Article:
Another, more temperately worded petition was signed by a list of French celebrities, including actress Catherine Deneuve, who played a prostitute in the 1967 Luis Buñuel film Belle de Jour. Ms Deneuve and others wrote: “Without condoning or encouraging prostitution, we reject criminal penalties … which will merely drive prostitutes further underground.”

The argument against the draft law was also made eloquently in the newspaper Le Monde by Elisabeth Badinter, a feminist philosopher whose views often infuriate other feminists. “How can you permit women to prostitute themselves but forbid men to use their services? That is incoherent and unjust,” she said.

Ms Badinter argues that feminists should defend the “right of women to do as they please with their bodies”. A more orthodox feminist view is represented by Sylviane Agacinski, author of a book on the sexual exploitation of women. She says that prostitution is an “archaic” form of female “servitude” which is “intrinsically dangerous” for the “physical and mental health” of women.

The draft law seems likely to pass the lower house, or National Assembly, but will be opposed in the upper house, or Sénat. Most argument has focused on Article 16, which penalises clients. But the law would also make it easier for prostitutes to ply their trade. It would scrap a 2003 law, that bans soliciting on the streets.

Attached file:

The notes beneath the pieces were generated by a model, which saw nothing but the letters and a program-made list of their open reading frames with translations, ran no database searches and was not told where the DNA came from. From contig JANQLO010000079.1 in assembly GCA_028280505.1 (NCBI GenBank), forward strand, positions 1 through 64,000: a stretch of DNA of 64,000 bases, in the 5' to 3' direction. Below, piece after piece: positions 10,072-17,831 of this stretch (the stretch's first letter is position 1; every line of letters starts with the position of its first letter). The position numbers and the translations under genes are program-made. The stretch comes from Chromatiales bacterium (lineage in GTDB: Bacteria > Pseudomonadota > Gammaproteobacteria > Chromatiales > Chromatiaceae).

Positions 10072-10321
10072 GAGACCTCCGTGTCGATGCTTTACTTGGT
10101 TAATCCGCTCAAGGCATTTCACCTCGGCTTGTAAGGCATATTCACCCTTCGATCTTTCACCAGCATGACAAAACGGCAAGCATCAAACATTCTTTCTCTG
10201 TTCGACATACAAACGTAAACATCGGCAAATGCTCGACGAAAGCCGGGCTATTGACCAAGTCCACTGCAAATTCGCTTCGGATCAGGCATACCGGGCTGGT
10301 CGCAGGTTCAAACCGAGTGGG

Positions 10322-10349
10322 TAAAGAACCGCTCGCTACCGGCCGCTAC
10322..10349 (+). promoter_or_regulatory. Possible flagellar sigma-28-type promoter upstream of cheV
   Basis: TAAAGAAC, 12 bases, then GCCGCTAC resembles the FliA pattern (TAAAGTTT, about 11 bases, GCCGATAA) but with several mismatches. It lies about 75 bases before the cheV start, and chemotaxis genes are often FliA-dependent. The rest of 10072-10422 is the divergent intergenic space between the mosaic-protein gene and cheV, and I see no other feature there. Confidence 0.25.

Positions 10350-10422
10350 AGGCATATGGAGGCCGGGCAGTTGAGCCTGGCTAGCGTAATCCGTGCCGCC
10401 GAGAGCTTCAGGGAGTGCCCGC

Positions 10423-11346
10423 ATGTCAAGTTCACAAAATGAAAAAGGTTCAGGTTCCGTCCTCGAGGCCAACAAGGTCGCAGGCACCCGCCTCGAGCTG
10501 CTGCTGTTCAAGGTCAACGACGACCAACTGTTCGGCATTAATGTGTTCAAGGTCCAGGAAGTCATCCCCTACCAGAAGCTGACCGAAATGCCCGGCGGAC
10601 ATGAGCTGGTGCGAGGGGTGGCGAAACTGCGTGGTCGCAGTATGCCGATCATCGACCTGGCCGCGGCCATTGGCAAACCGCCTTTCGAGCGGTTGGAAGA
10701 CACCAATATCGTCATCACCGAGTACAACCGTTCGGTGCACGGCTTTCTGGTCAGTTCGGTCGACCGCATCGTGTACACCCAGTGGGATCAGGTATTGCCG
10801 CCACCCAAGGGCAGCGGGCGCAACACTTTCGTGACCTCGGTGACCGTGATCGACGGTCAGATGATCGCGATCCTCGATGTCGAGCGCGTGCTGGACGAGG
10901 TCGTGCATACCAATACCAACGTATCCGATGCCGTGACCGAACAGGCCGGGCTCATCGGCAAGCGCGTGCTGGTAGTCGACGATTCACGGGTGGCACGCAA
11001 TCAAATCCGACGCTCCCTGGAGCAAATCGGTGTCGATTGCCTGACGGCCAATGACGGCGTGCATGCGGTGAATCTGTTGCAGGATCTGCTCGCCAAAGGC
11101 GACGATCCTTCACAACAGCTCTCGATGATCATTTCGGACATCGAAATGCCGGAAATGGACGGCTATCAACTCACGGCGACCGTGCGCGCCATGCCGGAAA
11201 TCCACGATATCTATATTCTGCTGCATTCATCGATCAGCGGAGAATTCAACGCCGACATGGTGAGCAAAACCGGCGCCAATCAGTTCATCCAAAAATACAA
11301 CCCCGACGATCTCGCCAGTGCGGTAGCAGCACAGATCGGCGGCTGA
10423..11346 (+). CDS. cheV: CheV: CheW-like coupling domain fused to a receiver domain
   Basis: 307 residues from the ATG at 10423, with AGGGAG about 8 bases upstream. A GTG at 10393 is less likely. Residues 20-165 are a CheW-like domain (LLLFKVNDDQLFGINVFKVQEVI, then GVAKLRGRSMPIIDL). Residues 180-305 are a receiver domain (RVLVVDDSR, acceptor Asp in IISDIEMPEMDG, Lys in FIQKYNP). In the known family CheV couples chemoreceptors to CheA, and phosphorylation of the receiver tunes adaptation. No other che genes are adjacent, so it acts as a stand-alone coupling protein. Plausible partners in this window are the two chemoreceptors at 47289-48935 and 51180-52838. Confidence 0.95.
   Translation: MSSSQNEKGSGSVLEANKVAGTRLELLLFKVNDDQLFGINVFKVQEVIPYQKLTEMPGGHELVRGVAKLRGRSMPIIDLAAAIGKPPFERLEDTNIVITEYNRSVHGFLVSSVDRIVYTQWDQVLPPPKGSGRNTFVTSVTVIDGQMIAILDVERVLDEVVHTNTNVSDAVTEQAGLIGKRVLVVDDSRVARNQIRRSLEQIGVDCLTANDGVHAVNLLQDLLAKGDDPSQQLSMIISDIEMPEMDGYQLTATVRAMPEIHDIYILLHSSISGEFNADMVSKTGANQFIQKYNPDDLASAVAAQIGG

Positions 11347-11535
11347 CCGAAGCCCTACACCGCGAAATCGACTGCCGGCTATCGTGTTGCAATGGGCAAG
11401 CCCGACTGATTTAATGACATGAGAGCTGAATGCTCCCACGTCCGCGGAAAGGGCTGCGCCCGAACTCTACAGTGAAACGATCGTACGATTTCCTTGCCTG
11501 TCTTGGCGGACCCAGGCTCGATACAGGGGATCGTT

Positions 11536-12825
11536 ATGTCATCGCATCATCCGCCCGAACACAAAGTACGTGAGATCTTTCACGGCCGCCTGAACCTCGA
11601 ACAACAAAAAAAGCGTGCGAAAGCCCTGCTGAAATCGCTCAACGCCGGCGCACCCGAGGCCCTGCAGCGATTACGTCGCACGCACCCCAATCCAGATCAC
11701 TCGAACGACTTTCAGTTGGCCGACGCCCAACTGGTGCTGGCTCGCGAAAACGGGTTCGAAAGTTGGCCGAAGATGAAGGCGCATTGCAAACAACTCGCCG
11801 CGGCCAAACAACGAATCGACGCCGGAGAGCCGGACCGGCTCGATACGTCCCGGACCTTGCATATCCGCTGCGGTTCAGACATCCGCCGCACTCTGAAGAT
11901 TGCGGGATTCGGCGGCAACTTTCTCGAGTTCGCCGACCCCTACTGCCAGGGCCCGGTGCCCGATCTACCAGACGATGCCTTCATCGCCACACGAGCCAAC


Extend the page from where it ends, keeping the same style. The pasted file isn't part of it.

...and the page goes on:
But how can a law make it easier to sell sex while penalising its buyers? Hélène de Rugy runs a prostitutes’ support group, Amicale du Nid, which backs the new law. She said: “The 2003 law penalises the victims, the prostitutes themselves. The new law penalises people who exploit what the UN declared in 1949, and France in 1960, to be a form of violence against women. This law is more coherent, not less.”

Start your day with The Independent, sign up for daily news emails
Arts and Entertainment
Supporting role: at the Supreme Court, Rhodes was accompanied by a famous friend, the actor Benedict Cumberbatch
booksPianist James Rhodes on the extraordinary legal battle to stop the injunction of his memoirs
Arts and Entertainment
Jesuthasan Antonythasan as Dheepan
filmDheepan, film review
Sport
Steven Gerrard scores for Liverpool
sport